The first post by SurvivalJapan was “A New Threat“: Manufactured goods from the no-man’s land are the latest addition in the spread of contamination. Japanese cars are among their best manufactured goods and those that are built in Japan for the domestic market pose a serious threat. Conversely, Japanese cars built abroad for the international markets should not be a concern (but exports are). The Japanese car industry is scattered around the country and car parts can come from any factory in the world so it is impossible to trace which car brands are safest, radiation-wise, with certainty. However, some car manufacturers headquarters, factories and public policies give us some hints.
When you seat down in your car, seats expel some air charged with dust. Likewise, when you turn on your air-conditioning system, air inflow follows ducts, pass through some filters against pollens, etc. which should be changed regularly in order to do their job (otherwise the air just passes through a condensate of pollens, dust, fungi, etc.). Another source of dust is the car headliner which is rarely vacuumed. Even if car parts are imported, final assembly will not take place in a white room, so depending on your choice, your car could be filled with contaminated dust. Even if you purchase a second-hand car, be aware that many cars were retrieved from the no man’s land and that the decontamination process was basically taking them to a car wash.
Another source of danger comes from the onboard electronics. In the aftermath of 3/11, supply chain was interrupted and car manufacturers worldwide were waiting for parts from Japan, and particularly onboard computer system called microcontrollers for which Japanese company Renesas enjoy an enormous market share. Renesas was directly hit by the disaster and is therefore in the no man’s land. Electronics and computers are fragile in the face of radiation. Space industry reinforces their satellite onboard computer systems against the radiation in which they will bask up there. If a “heavy” radioactive particle hits a supremely miniaturized transistor cell inside their computers, satellites can get out of control. Usually hardened integrated chips, extra shielding and redundancy (multiple back-up systems) avoid space disasters. Cars are not designed to safely operate in radioactive environments. Renesas microcontrollers are made from silicium that could be contaminated by radioactive dust if white rooms are not clean enough, or if the cleaning of the IC chips is done in a poorly controlled environment (for example at a subcontractor, cf. TEPCO) and the final product could still be damaged when stocked in the no man’s land. Next time you wonder why the automatic brake did not work, you may inquire where the microcontroller came from (this of course applies to any country since a majority of foreign brands use these Japanese chips). As if this was not enough, the Japanese government chose Tohoku as a hub to recycle rare metals which are used in electronic devices, thus ensuring internal contamination, dysfunctions and eventually new lethal car accidents.
The car manufacturer which is in the center of the no man’s land is Honda. Today, Toyota announced that they would produce their smaller cars in Miyagi and progressively shift production towards Tohoku. Toyota currently has factories in Shizuoka prefecture, i.e. where green tea leaves are radio-positive. Several other car manufacturers are based around Tokyo, which is also highly contaminated. The only company outside the no man’s land is Mazda, in Hiroshima. It is not absolutely certain that their cars are radiation-free, but it is quite sure that with other makers, you’ll breath some amount of contaminated dust.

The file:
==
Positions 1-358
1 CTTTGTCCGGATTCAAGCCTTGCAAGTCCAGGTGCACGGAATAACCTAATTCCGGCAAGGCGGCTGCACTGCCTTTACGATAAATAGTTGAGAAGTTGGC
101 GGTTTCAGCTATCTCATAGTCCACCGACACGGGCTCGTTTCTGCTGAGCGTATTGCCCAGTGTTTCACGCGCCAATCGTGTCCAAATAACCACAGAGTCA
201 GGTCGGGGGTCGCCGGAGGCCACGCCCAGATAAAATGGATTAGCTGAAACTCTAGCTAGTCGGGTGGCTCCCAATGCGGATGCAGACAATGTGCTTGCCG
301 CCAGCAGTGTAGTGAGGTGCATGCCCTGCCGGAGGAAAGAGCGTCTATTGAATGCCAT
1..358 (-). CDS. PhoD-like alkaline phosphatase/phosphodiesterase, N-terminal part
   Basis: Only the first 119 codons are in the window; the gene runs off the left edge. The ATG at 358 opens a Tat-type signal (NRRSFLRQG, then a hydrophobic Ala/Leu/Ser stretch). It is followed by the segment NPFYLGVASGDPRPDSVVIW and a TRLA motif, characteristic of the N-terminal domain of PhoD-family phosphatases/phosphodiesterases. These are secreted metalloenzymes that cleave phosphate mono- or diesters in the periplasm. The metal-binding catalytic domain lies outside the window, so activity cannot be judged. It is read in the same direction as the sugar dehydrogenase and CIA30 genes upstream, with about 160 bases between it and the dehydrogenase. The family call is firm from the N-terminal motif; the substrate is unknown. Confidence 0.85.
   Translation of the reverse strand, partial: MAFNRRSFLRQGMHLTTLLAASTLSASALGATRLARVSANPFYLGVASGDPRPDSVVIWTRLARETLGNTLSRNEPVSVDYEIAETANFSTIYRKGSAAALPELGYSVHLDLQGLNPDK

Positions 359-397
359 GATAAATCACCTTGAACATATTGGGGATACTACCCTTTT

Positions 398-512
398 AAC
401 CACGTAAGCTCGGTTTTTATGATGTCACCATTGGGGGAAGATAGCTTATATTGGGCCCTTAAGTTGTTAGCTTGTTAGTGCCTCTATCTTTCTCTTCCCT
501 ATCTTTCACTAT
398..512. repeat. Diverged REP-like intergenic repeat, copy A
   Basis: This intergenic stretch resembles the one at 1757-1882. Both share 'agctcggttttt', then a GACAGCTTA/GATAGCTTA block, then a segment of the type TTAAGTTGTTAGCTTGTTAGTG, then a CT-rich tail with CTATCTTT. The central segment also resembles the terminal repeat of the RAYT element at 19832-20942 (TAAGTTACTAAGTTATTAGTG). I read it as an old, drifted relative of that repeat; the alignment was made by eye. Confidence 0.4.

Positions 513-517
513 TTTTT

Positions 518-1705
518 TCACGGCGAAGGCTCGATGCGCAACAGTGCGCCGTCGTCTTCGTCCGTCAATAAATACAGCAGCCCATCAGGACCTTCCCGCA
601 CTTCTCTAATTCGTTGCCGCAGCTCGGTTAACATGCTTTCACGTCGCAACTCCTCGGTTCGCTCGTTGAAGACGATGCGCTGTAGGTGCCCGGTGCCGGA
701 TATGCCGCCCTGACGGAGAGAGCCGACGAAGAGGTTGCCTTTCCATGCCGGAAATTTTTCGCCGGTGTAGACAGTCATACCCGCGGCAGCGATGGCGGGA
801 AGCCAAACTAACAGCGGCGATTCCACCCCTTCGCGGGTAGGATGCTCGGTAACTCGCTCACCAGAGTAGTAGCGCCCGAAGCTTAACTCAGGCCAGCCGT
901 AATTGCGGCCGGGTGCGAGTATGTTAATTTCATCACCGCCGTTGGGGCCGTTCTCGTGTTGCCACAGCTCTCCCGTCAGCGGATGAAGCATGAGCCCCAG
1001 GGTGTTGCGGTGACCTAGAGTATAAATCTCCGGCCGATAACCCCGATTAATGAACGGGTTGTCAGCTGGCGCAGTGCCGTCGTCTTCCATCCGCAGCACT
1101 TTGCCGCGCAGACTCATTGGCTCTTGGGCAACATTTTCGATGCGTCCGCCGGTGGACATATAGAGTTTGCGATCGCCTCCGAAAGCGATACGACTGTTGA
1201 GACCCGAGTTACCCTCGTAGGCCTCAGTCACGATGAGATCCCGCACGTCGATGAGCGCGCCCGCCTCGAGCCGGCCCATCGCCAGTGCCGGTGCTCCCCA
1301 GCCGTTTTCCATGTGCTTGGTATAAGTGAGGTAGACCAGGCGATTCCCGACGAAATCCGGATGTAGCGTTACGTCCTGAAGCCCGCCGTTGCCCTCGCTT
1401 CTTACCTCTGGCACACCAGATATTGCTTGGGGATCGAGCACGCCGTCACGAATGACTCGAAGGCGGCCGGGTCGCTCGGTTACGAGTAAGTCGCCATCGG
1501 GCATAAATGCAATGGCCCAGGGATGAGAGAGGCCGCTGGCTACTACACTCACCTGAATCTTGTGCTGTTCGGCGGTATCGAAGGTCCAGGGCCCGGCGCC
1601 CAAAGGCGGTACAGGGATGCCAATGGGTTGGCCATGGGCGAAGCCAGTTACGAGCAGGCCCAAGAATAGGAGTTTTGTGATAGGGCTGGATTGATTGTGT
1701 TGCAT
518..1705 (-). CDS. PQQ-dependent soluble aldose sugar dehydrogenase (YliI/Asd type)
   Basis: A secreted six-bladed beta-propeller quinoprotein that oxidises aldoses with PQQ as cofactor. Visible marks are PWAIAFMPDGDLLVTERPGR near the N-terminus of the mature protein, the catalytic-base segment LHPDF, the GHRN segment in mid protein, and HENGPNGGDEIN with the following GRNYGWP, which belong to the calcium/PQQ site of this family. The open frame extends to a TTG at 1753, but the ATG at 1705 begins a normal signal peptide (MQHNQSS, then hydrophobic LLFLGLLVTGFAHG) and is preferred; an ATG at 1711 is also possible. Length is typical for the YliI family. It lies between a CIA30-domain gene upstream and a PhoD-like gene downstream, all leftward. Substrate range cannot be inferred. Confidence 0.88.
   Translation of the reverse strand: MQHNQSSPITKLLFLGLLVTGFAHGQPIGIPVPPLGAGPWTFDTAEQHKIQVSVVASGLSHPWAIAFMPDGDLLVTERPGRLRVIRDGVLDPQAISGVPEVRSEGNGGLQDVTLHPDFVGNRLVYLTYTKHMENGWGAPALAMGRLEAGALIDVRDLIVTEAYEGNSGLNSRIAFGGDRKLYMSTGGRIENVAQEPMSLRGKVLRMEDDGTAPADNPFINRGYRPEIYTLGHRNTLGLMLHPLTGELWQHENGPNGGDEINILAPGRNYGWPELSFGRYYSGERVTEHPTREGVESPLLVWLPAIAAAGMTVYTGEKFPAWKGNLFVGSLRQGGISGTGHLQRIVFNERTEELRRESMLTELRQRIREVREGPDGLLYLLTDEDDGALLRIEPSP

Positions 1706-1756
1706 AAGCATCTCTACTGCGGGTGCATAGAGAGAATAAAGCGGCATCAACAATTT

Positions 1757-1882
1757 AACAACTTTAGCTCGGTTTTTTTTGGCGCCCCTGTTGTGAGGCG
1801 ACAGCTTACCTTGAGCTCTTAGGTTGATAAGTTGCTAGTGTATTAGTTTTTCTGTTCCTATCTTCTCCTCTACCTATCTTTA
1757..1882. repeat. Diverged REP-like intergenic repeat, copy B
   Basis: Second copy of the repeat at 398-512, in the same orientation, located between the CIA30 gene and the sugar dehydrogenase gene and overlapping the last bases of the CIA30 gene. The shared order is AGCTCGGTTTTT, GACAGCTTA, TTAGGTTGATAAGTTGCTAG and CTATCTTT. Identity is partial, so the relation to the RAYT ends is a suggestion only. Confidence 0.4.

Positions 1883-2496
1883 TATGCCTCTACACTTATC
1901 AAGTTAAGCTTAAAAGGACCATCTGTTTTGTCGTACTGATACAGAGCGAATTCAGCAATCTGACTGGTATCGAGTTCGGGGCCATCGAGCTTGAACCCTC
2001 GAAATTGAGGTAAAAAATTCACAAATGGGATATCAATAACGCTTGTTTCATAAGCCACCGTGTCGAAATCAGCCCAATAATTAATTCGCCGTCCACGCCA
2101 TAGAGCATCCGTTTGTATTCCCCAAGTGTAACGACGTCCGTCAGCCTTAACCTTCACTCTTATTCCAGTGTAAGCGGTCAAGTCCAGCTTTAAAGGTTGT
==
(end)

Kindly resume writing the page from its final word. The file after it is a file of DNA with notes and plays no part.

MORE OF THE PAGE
The key point with Toyota is that they put the focus on supporting Tohoku (maybe getting some financial incentives by local government) instead of making absolutely sure their cars are radiation-free. This kind of policy is decided at high management level and will apply to their other subsidiaries, like Lexus, Daihatsu, etc. in the long term. If you live in Japan and decide to purchase a Prius because of its ecological appeal: think twice. Likewise, all so-called “green” cars who plug in electricity stations actually support nuclear power.
Toyota is one of the main taxi manufacturers (and army transportation vehicles but in all likeliness it does not concern you unless the Japanese Self-Defense Force sends their contaminated trucks to your country). Old taxis do not have this kind of problem – but think about it next time you ride a brand new Toyota taxi.
Honda declared that they would halve exports of domestically built cars and it is good news for their customers abroad in terms of radiation exposure.
Honda to halve car exports
BY YUKIO HASHIMOTO STAFF WRITER
The soaring value of the yen will force Honda Motor Co. to slash exports of domestically manufactured vehicles, according to the company’s president.
Takanobu Ito told The Asahi Shimbun that the firm plans to cut the proportion of Japan-built cars sent overseas from 34 percent to between 10 and 20 percent over about 10 years.
In fiscal 2010, Honda manufactured 910,000 vehicles in Japanese plants and exported 310,000 of them. That was considerably lower than the 53 percent export ratio of the whole Japanese automobile sector, but Ito said further cuts are necessary to maintain profitability.
In fiscal 2010, Honda manufactured a total of 3.57 million vehicles worldwide. The new strategy means that cars sold in foreign markets will increasingly also be manufactured overseas.